Facing government action, Huawei to dial down R&D operations

Facing government action, Huawei to dial down R&D operations

Decision comes after Income Tax searches and probes into ‘national security’ aspects

Faced with Income Tax raids, exclusion from 5G telecom trials in India, and increasing restrictions on research collaborations, Chinese telecom major Huawei is planning to downsize operations at its Research and Development (R&D) facilities here, sources told The Hindu, which could affect a large part of the 3,500 jobs that the company has created in India over two decades. The decision to consider downsizing, and even shutting down parts of the operations at its R&D campus just outside Bengaluru, comes more than a year after Huawei had asserted it would continue its work in India “no matter what happens”.

The sources say the rethink comes after a series of government actions, including Income Tax raids and audits of 20 years of company records, investigations into “national security” aspects of Huawei’s operations, and a Look Out Circular (LOC) against Li Xiongwei, CEO of Huawei Telecommunication India (marketing operations), that he has appealed in court. On August 12, Mr. Li appealed in court against the LOC that had prevented him from travelling abroad, submitting through his lawyer, noted telecom expert Vijay Aggarwal, the statement, “I am a Chinese [national] and I am not a terrorist.” Income Tax authorities asked the court, whose decision is expected this week, not to allow the Huawei CEO to leave, in case he did not return to face charges of tax fraud and non-compliance.

The Hindu contacted Huawei for a response on Sunday, but did not receive a response.

According to multiple sources, Huawei managers are finding it difficult to continue R&D activities in particular, as the government, including the Home Ministry, Education Ministry, and others, have placed informal restrictions on any collaborations by “critical ecosystem players” like universities, and start-ups and analytical firms. Since the pandemic, the sources said, Huawei’s product and technology experts from China are not able to get visas to visit India as well, ostensibly due to reciprocal restrictions by the Chinese government.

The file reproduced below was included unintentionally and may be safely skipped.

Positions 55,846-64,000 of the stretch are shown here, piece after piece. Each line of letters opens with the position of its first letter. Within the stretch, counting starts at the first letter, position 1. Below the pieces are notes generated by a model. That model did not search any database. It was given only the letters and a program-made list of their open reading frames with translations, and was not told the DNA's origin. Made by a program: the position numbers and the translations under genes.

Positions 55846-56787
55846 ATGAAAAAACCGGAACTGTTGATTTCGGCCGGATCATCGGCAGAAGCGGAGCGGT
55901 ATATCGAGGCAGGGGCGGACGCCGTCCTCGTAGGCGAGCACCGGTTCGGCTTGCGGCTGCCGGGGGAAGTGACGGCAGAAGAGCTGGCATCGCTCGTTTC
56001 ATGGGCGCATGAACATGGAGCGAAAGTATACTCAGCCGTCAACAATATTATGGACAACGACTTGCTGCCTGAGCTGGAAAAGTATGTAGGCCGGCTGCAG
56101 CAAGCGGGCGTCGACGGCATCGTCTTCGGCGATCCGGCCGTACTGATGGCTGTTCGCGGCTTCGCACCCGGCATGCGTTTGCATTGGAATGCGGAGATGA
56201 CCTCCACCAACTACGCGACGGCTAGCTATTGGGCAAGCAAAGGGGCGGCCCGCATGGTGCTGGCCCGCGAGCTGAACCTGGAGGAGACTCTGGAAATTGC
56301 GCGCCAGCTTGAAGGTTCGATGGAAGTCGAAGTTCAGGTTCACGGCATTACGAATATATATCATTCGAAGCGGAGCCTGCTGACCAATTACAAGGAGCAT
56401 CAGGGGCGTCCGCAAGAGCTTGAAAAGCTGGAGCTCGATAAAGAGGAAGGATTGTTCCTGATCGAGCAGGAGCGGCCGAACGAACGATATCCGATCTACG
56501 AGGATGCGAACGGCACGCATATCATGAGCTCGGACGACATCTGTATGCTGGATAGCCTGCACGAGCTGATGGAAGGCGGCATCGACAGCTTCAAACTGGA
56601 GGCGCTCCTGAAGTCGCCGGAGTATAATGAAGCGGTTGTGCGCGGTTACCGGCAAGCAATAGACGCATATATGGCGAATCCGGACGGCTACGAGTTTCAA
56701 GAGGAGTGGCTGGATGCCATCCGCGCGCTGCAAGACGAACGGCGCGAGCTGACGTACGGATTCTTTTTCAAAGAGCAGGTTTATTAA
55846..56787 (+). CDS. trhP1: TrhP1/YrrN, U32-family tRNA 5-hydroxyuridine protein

As a result, Huawei has already moved some of its critical development projects back to China and redeployed Indian teams to existing projects. “It is almost like the end game for Huawei in India,” said a leading telecom analyst based in Gurgaon, adding that, “without 5G [exclusion from Indian 5G trials], the company is out of the telecom market to service 2G, 3G and 4G networks as it isn’t on the Indian government’s list of trusted partners.” In addition, while existing projects are being completed, no new projects are being contracted at present.

The case against Huawei is part of a series of government measures aimed at checking Chinese corporate influence in the country, especially after tensions between New Delhi and Beijing over the People’s Liberation Army’s (PLA) transgressions at the Line of Actual Control in Ladakh in April 2020. Apart from Huawei, telecom majors ZTE, Vivo, Xiaomi, Oppo, and other Chinese companies have had their offices searched in the past few months by teams from the Income Tax Department and the Directorate of Revenue Intelligence. Speaking to journalists in Delhi last week, Chinese Ambassador Sun Weidong warned that the actions could “harm” Chinese interests, indicating that investment in India and the “Make in India” programme could be affected unless India provides an “open, fair and non-discriminatory” business environment.

“We have noted that the Indian side has recently taken a series of actions against some Chinese companies in India. Harming other’s interest will not bring one any benefits,” Mr. Sun said.

“The Chinese enterprises have created plenty of local employment and made contributions to the economic and social development of India. The Chinese government always requires the Chinese enterprises to operate overseas in accordance with the laws and rules, and also firmly supports Chinese enterprises in safeguarding their legitimate rights and interests,” he added.

The Ministry of External Affairs (MEA) declined to comment on the issue or on the Ambassador’s remarks.

A senior government official told The Hindu that tensions with China had led Indian agencies to take a closer look at Huawei and other Chinese companies supported by Beijing.

“Apart from large, tax-related misdemeanours, significant and damaging evidence was uncovered regarding its role in furthering the aims and objectives of the Chinese state, inimical to national security,” the official, who asked not to be identified, said. No charges other than those related to I-T have been filed, however.

In 2000, Huawei invested over $150 million to set up an R&D facility on 20 acres of land on the outskirts of Bengaluru. Although initially, it had plans to ramp up its employees to over 10,000, it currently employs 3,500 engineers who work on diverse products and development activities. “Huawei pays well and takes care of its employees well. Therefore, the company enjoys a good retention ratio even these days,’‘ B.S. Murthy, CEO of Leadership Capital, who used to hire for the firm, said.

With plans to cut down software engineers and product design teams in the offing, and another possible plan to lease out parts of its sprawling campus, the future of those jobs appears to be on the line.

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